"10 years ago, maybe not so much, but now you walk around and it's reggae party here, reggae party there. The kids like house, but most people listen to reggae." The owner of a sandwich shop on the Rue du Maréchal Joffre, Nantes. He's not wrong; flyers for reggae nights fill shops down the thin cobbled streets of the old city. Much of daily life here is soundtracked by the partytime.fr web radio station, broadcasting reggae and roots music out of Paris, and local reggae heroes Truth and Right.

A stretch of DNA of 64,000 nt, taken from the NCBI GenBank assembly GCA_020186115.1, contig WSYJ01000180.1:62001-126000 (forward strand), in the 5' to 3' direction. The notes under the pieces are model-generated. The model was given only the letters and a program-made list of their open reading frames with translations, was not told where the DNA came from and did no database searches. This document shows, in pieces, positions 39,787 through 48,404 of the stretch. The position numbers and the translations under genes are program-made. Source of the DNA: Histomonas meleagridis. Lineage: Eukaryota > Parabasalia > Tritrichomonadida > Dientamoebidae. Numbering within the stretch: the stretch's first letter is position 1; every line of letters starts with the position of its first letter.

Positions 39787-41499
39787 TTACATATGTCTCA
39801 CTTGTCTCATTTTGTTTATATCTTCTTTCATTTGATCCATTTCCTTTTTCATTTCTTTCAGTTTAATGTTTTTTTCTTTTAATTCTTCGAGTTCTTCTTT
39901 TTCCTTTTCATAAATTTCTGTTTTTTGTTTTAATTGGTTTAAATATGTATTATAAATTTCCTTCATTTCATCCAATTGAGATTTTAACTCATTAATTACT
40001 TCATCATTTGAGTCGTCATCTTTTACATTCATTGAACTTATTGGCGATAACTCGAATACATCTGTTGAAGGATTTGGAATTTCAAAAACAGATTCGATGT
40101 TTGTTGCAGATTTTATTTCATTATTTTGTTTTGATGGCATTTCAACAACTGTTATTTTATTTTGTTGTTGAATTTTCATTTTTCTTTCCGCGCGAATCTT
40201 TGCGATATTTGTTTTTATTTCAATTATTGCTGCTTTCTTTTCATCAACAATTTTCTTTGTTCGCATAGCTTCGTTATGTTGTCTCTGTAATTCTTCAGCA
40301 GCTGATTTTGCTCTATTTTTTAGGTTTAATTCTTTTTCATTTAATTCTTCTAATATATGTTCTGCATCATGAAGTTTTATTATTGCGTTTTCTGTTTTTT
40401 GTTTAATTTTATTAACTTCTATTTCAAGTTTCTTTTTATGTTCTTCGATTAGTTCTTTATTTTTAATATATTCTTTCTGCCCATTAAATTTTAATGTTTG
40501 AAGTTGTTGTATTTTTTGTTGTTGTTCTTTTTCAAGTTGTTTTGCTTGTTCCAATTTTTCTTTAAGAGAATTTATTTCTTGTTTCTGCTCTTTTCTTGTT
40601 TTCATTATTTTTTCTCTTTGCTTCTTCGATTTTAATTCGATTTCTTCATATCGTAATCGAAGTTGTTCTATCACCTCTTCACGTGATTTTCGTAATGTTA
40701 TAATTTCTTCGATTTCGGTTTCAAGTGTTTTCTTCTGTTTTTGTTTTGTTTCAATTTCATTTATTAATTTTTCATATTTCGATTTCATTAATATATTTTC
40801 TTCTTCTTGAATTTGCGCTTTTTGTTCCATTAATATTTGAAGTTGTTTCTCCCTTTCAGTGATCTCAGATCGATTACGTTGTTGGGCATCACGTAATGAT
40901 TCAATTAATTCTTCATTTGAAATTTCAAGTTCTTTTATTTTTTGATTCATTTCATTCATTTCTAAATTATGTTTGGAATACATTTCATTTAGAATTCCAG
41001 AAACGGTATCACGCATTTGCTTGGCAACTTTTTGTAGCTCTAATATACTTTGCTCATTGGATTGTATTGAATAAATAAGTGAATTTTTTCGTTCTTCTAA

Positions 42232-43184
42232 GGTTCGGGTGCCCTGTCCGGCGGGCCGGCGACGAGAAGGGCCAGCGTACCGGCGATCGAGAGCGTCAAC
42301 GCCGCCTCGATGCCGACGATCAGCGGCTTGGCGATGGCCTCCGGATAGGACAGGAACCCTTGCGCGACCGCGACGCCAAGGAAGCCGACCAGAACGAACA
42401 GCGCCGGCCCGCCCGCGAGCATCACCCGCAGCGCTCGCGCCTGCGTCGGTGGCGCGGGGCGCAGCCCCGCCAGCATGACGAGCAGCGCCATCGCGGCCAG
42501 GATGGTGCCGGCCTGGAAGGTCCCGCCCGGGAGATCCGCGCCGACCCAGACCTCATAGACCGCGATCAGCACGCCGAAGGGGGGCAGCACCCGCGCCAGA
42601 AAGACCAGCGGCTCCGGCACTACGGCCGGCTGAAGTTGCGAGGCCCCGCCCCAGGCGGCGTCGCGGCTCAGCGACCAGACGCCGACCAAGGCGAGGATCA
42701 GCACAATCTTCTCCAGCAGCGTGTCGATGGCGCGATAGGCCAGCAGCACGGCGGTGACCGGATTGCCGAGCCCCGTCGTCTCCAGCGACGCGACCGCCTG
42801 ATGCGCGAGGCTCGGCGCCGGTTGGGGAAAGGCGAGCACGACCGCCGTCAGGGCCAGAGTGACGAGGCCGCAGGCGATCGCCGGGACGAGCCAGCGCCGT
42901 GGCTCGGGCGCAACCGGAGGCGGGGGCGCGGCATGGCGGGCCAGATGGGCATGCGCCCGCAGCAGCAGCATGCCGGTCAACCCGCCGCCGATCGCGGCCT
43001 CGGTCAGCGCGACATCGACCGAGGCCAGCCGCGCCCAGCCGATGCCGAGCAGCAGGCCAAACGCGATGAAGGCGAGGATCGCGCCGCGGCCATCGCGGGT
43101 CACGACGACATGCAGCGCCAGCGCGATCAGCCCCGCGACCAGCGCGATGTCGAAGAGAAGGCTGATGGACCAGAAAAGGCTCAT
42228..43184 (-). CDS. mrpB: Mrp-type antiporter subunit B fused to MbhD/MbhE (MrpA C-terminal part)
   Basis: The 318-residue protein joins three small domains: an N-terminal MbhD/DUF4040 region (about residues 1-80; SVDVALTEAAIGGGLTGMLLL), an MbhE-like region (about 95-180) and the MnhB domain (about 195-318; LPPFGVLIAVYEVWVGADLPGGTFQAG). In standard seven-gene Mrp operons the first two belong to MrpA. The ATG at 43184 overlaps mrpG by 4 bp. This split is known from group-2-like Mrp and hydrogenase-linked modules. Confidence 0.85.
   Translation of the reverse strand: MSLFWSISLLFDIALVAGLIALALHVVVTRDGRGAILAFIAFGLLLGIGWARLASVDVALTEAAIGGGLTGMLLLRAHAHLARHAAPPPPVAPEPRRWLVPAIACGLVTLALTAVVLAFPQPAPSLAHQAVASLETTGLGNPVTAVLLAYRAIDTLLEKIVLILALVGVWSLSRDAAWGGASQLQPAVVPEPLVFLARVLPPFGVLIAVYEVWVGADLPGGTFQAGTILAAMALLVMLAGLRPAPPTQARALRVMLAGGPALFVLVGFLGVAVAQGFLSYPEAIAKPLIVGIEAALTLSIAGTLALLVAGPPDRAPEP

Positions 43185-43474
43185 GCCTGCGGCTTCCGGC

One of the reasons behind the growth of reggae soundsystems in this city over the last decade is Ras Abubakar, who set up Zion Gate Music - a well regarded Nantes-based reggae label - in 1996. We caught up with him in Oneness Records, the record shop he runs on Rue du Maréchal Joffre. Here he explained that much of the reggae culture here comes from immigration from the West Indies, and his label, along with their house band, bring artists from around the world to record here. This meant that, alongside purchases of Beastie Boys' Check Your Head Curtis Mayfield's Superfly, I managed to pick up a Zion Gate record featuring a singer from Birmingham. 6 hours in Nantes and already I've got a little taste of home.